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Breaking Down Concrete Slabs & The 3 Main Types


“A strong foundation is the key to creating long-term success.”

— Michael Leonard

Buildings are only as strong as their bases, right? When it comes to commercial real estate development, choosing the right type of concrete will determine whether your building’s future will maintain a strong foundation.


Information to Know:

First, let’s break down the basics of what you should know about concrete slabs. A standard slab for single-floor buildings and pavements is 4-5 inches, but will increase in thickness based on site conditions or tenant’s use. 

For instance, a warehouse slab will likely be thicker to handle the load and forklift traffic. Foundation walls for one-story buildings should have a minimum thickness of eight inches. General contractors understand that concrete does shrink during its curing period (about 28 days) and should account for it.

Example: Slab Design Criteria: Min. slab thickness shall be five inches, based on a minimum 3,000 PSF soil bearing pressure, 100 PSF uniform floor design load with 400 psf fixture point loading.


To help counteract the immense pressure a commercial building brings, a strong anchor system should be put in place to distribute the weight more evenly and reinforced. You should also conduct a special inspection to verify the concrete strength by doing a break test. This type of test measures the compressive strength by breaking cylinder-shaped concrete samples in a compression-testing machine.

Calculated by: Failure load divided by the cross-sectional area resisting the load and reported in units of pound-force per square inch or megapascals. Then, the average of three tests of concrete, aged at least 28 days, is recorded as the result. Here is more information on break tests.   


Important to Note

No matter how perfect the concrete is that you choose, if the earth is not precisely leveled, it will negatively affect the floor thickness throughout the slab. Concrete is relatively inexpensive, but you need to choose the right type for your climate and building type/strength requirements.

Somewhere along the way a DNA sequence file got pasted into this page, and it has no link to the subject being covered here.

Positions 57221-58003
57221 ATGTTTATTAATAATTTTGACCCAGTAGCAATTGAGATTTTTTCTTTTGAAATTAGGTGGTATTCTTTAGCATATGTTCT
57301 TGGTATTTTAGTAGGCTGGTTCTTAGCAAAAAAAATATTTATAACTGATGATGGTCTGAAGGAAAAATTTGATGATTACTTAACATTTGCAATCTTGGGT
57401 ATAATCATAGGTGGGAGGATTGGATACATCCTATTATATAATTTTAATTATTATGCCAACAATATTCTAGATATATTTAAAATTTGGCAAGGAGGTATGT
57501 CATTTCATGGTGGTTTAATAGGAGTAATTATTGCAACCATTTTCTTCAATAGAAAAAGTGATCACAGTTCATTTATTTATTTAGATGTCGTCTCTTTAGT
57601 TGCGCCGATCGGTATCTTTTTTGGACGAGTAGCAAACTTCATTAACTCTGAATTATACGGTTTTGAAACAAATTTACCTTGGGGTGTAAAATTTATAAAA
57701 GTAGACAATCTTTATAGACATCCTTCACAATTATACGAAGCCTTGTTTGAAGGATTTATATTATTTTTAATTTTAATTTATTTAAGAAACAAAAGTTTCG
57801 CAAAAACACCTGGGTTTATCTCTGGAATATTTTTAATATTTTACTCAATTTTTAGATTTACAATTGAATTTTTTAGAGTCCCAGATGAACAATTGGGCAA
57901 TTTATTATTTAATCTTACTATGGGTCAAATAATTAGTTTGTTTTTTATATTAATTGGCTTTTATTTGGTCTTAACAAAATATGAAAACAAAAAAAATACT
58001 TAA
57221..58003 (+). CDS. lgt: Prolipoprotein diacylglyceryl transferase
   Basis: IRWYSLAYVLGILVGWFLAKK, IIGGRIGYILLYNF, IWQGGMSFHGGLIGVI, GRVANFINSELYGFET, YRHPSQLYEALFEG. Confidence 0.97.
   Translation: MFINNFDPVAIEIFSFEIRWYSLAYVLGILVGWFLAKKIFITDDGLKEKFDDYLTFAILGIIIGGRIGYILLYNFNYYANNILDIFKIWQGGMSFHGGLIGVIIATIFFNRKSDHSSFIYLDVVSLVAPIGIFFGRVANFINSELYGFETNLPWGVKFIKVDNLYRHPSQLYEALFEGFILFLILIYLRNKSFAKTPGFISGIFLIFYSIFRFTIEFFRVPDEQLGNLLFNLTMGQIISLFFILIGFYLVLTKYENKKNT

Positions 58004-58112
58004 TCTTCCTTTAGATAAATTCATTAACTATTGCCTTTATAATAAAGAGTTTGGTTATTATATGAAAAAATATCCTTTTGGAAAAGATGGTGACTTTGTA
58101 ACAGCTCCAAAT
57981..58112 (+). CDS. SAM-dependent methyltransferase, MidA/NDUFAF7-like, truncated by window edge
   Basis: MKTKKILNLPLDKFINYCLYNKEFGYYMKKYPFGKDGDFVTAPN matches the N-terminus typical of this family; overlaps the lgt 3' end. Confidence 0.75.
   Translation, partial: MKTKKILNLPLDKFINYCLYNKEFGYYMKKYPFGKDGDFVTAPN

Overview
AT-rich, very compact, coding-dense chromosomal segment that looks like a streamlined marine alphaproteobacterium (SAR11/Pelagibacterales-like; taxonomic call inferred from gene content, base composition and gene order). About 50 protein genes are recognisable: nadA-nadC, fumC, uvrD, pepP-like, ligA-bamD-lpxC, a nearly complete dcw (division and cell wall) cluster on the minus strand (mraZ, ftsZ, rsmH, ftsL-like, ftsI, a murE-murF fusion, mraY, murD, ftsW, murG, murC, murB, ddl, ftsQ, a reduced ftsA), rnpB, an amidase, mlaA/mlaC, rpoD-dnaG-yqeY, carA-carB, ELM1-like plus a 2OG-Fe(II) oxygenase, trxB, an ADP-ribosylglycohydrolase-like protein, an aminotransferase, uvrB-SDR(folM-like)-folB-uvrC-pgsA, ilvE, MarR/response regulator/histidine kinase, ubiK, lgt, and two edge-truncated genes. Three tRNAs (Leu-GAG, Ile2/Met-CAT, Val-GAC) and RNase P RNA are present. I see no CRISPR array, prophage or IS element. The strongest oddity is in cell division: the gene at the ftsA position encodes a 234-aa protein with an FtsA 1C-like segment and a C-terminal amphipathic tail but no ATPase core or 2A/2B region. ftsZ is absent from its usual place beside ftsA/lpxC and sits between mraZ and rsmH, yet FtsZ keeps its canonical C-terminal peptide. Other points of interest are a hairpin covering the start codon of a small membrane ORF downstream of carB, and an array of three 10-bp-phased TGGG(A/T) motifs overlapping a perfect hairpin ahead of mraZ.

For the specifications submittals, you will need to stay current on requirements and concrete design knowledge. You can reference up-to-date specifications, codes and standards here: American Concrete Institute (ACI), American Society of Testing and Materials (ASTM), and International Building Code.   


3 Types:

  • T-shaped Concrete Foundation (Footing Design Foundation)

This type is the most common in commercial buildings and is considered the traditional foundation method. It especially helps support taller buildings and is ideal for colder climates where ground freezing may occur. A high amount of pressure is exerted on the foundation when the ground freezes, and this foundation requires placing footing below the frost line. The walls are then added on the footing, which is wider than the wall so it provides more support. 


  • Slab on Grade Concrete Foundation

On the opposition, slab-on-grade foundation is used where there is no threat of ground freezing. This method involves a single concrete layer that is several inches thick and poured all at one time. It is poured thicker on the edges of the base to create an integral footing. Furthermore, reinforcing rods are installed at each edge for even more support. Note: This type usually sits on crushed gravel, which improves the foundation drainage. However, to minimize risk of cracking, wire mesh is placed over the slab


  • Frost-Protected Concrete Foundation  

If the area is in fact susceptible to the ground freezing, this type of concrete is an even better option to the slab-on-grade because it uses two sheets of rigid polystyrene insulation. The insulation sheets hold heat from the structure. This method only requires one concrete pouring, while the T-shaped foundation typically needs three. 

Builders are skilled in considering the type and durability against the overall cost in order to elicit a long-lasting foundation for your property. Consider partnering with a preferred developer who is highly skilled in this department.

Commercial Real Estate Development Process Preferred Developer Construction Tenant concrete

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